It was a secret everybody knew at Monticello: Thomas Jefferson was the father of Beverly, Harriet, Madison and Eston Hemings, and their mother was Sally Hemings, a slave owned by Jefferson.
Most people now have a vague idea of this story and the issues it raises about Jefferson, the author of the words that founded a nation: “All men are created equal.” Bradley offers the first fully realized novel for young readers and tells it from the points of view of Beverly, Madison and another enslaved boy on the plantation. The characters spring to life, and readers will be right there with Beverly when his mother scolds him for referring to Master Jefferson as “Papa.” Readers may wonder why, when three-quarters through the novel, the point of view shifts from Beverly and Madison to Peter Fossett, a slave but not one of Jefferson’s sons. But this additional perspective becomes crucial to the wrenching conclusion of this fascinating story of an American family that represents so many of the contradictions of our history. The afterword is as fascinating as the novel, telling what later happened to each of the characters, and a small but excellent bibliography will lead readers to books and websites for further study.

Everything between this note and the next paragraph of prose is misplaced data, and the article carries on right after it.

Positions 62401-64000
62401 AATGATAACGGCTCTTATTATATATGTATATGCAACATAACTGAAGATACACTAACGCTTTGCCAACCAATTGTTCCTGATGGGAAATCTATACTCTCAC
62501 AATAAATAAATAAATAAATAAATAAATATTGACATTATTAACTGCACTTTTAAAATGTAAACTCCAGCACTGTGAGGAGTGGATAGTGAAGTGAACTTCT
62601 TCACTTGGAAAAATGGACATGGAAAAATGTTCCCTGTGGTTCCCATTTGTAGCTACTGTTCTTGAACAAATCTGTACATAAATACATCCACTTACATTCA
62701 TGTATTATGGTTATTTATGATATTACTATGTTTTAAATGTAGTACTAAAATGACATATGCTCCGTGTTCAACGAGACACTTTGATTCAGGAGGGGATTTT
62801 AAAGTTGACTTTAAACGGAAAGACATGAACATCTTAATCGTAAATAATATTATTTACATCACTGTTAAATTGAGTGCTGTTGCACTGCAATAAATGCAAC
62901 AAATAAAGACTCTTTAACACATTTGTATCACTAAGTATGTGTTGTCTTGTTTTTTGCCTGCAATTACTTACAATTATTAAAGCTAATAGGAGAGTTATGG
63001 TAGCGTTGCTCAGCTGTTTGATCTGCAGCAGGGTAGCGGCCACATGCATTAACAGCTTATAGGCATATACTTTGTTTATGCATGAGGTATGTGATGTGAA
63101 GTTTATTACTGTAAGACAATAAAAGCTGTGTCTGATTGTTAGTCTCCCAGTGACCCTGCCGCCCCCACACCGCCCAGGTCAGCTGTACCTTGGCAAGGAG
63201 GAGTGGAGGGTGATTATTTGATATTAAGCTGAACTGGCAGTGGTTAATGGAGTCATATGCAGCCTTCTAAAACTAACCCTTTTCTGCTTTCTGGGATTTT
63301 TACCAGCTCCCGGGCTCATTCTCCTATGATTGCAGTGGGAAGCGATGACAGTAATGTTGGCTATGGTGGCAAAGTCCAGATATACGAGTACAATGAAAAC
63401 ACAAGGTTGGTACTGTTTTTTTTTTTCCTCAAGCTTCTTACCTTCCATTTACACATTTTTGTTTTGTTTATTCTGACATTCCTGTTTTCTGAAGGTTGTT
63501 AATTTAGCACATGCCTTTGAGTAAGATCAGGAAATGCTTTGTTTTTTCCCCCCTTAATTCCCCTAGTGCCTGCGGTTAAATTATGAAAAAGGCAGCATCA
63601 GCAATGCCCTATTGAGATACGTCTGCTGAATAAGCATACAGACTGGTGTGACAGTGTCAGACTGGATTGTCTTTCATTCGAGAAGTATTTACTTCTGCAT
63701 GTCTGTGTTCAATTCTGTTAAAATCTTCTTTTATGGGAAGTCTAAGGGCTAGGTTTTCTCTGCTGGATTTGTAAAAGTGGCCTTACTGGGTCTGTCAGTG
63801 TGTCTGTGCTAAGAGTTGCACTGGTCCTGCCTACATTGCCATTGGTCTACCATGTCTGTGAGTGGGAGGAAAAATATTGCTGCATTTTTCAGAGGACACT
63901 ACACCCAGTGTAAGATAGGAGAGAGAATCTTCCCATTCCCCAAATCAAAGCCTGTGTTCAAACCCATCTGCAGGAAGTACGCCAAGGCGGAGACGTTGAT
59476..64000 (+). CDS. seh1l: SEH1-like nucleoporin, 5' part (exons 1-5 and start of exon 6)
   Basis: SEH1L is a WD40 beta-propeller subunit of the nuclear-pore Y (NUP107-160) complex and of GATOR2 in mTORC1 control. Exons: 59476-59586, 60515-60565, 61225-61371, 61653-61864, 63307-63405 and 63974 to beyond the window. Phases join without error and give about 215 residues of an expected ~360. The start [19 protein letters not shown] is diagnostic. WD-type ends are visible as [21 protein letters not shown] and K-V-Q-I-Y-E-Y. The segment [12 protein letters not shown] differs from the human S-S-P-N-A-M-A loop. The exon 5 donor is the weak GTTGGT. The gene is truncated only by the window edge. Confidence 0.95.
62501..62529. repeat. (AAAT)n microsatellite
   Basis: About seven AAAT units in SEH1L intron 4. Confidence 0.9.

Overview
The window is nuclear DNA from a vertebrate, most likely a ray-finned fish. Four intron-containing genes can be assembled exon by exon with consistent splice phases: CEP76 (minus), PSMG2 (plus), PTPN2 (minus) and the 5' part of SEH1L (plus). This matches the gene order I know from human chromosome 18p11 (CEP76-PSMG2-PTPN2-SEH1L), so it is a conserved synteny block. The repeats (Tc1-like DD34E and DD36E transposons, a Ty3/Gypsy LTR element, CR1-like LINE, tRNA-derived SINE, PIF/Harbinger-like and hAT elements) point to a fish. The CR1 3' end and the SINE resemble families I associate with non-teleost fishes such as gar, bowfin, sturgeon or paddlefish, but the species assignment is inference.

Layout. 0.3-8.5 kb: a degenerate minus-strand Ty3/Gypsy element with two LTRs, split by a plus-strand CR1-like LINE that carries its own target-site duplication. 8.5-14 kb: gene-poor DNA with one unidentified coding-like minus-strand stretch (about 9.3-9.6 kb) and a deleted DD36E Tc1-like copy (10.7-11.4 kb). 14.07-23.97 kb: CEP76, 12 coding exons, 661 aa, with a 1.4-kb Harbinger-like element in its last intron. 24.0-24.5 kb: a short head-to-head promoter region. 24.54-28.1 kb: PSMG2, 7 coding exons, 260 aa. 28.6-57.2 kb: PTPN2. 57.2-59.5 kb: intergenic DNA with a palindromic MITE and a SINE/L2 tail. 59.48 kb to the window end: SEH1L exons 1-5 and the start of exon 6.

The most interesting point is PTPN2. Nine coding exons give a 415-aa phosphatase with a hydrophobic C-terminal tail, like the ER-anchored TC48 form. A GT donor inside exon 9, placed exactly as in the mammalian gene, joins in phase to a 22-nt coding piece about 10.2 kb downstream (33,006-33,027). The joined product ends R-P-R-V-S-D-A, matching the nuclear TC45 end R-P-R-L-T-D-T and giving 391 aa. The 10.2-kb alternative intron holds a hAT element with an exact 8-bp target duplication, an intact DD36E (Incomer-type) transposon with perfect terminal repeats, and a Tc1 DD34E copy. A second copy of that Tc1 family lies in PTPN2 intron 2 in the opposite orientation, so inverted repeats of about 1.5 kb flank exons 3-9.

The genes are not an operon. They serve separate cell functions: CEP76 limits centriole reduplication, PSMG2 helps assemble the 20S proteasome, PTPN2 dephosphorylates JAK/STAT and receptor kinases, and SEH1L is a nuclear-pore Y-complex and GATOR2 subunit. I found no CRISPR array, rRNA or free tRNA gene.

A big, serious work of historical investigation and imagination; the tale has never before been told this well. (Historical fiction. 9-14)